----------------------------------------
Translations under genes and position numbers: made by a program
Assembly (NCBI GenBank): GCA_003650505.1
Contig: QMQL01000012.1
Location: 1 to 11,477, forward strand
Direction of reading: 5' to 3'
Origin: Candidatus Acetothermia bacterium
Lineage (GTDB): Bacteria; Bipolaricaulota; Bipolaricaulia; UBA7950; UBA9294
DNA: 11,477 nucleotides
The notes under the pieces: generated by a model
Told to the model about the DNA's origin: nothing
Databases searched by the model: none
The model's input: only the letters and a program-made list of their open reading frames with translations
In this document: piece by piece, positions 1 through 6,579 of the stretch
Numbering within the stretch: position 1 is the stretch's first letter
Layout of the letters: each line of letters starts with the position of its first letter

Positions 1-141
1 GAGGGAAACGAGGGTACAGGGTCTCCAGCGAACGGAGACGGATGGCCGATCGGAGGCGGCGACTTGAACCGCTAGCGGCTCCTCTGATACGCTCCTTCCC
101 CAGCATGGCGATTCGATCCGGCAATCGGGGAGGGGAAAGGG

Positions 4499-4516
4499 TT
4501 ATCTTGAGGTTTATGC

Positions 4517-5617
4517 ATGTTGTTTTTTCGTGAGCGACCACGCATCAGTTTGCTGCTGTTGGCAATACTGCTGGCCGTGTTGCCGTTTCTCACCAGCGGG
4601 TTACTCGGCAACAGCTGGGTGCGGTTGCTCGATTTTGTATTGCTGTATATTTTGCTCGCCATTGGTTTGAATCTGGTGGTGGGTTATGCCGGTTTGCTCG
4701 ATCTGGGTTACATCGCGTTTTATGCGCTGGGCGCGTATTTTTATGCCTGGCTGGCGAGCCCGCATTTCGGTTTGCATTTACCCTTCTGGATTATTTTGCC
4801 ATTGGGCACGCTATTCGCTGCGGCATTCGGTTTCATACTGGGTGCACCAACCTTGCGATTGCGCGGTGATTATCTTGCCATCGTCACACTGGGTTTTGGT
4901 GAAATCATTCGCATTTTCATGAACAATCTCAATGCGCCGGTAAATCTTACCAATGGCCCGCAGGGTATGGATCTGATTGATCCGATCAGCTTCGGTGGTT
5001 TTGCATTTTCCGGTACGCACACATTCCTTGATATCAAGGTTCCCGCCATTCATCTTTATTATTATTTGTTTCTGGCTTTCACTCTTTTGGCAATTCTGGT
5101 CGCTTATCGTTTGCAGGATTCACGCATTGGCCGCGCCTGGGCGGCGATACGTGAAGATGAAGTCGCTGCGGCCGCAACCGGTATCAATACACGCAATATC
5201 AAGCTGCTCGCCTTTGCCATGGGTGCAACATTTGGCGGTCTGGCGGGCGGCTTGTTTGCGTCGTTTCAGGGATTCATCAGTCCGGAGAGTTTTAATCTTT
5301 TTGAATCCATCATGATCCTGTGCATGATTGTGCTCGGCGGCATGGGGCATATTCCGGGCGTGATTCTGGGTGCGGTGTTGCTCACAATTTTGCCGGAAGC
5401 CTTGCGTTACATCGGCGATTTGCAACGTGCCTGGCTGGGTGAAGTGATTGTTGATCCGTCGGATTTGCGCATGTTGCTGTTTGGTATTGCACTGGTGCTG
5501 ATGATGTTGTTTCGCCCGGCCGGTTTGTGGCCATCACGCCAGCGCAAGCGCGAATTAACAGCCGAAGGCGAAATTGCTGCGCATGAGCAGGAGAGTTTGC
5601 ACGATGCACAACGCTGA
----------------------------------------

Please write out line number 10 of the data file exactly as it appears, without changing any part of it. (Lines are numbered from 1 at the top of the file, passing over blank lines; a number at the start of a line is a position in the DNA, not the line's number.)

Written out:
Told to the model about the DNA's origin: nothing